Thursday, February 20 Tuesday, Feb. 25 in class
Worth 10 points. (-2 points off for late work)
Building off of your beat note assignment, follow up on one of your story ideas about connected to Route 47. Go out and report the story. You will record audio, take photographs, and write a short article. You must create all media content yourself. If you are including audio that you did not create (i.e., music from a band) you must obtain permission to use it from the owner and give proper credit in the text of your article. No photos from other sources allowed.
You will turn in all of the following items:
500-word article formatted for the web with a headline, byline and hyperlinks to relevant information inserted into the article.
• Saved as word .doc or .docx
• Saved as YourLastNameA2Text.docx”
60 to 90 second audio clip
• Exported in .mp3 format
• Saved as YourLastNameA2Audio.mp3
• At least one of the photos must be of the person who talks in the audio
• .jpg format
• High quality
• Sized approx 640 width x 480 height
• Saved as YourLastNameA2Photo1.jpg, YourLastNameA2Photo2.jpg, YourLastNameA2Photo3.jpg
To create these media elements:
1. Do some leg work to find a story. Do research. Make phone calls. Go somewhere. You are looking for something unexpected, surprising, and unique. Find the most compelling story you can.
2. Take a camera, your audio recorder, microphone, and headphones. Introduce yourself. Let everyone you talk to or photograph know that this is for a public web site.
3. Audio Reporting: Interview your subject(s). Try to ask questions that elicit anecdotes and stories, not just information. Also gather other sounds (natural sound effects) to enhance your audio and tell your story.
4. Photo Reporting: Take photos of the event, activity, and people you interview. Capture a variety of shots (wide, medium, close-up, detail, etc). Take more photos than you need (Try to take at least 50 photos). Look for moments that capture the essence of the experience. Make sure you have strong images the person or people in your audio.
6. Audio Editing: Edit your audio to 60 to 90 seconds. Edit out the sound of your own voice and questions. Integrate natural sounds to make it more vivid. Use your audio to capture voice, emotion, personality, and anecdotes. Try to identify and include an anecdote and a moment of reflection in your audio edit.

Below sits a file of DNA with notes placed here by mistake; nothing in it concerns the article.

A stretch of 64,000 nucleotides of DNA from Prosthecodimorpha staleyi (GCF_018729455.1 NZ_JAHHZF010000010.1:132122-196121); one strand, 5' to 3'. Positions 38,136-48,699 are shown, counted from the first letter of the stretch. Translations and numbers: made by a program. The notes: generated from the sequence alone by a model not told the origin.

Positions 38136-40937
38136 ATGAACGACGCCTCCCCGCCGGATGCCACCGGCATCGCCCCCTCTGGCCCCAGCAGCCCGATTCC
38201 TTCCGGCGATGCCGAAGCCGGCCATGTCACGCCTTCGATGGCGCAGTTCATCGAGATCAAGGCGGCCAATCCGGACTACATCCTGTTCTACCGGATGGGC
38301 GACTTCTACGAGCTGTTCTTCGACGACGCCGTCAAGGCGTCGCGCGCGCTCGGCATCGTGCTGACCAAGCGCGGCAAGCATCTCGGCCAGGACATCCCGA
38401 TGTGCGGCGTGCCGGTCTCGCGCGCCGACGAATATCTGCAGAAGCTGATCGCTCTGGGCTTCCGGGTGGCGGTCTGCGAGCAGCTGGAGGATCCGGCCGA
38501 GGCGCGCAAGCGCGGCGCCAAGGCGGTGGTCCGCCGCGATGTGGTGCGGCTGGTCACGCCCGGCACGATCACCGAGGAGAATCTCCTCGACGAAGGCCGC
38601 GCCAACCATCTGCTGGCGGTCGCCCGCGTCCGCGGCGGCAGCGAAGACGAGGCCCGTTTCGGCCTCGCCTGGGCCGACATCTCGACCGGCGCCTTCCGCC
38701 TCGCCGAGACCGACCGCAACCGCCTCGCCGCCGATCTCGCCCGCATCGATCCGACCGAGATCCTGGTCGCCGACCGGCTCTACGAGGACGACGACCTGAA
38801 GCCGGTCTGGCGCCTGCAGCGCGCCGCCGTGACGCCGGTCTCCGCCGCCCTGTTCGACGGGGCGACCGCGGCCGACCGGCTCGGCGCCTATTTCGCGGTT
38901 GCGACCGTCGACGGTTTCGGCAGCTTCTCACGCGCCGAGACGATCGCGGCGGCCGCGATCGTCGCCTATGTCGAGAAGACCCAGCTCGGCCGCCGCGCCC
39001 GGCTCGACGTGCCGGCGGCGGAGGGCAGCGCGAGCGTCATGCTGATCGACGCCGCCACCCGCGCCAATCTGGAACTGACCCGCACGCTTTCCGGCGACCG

7. Photo Editing: Pick your three best photographs to accompany the audio and text. Use your photos to present visuals, portraits of people, action, and specific moments. At least one of the photos must be of the person who speaks in your audio clip.
8. Writing: Write a short article to go with your audio and photos (approximately 500 words). Use the text to convey basic information (who, what, where, when, why) and to entice the viewer to explore the audio and photos. Make sure you have first and last names spelled correctly. Write a compelling headline for your story that is descriptive and uses key words. Use short paragraphs and returns to make it easier to read online. Insert hyperlinks to relevant information into the text of your article.
10. Make sure all of your media is saved in the proper format and named correctly. (See list above).
11. Put your audio clip, three photos, and text document in a folder called YourLastNameA2. Turn in your entire folder and its contents via Flash drive.
Grading: Worth Total 10 points
1 point = Audio edited to 60 to 90 seconds, no reporter’s voice, natural sounds.
1 point = Quality of audio gathering and editing.
1 point = 3 photos. At least one photo must be of a person who speaks.
1 point = Quality of photos. Focus, framing, light, variety.
1 point = 500-word article with a compelling and descriptive headline.
1 point = Quality of text. 5 Ws, lead, structure, free of grammatical errors and typos.
3 points = Story content. Is it compelling, relevant, worth reading, hearing, seeing, and sharing? Do the elements work together to provide a cohesive and vivid story?
1 point = Files submitted in proper formats with appropriate file names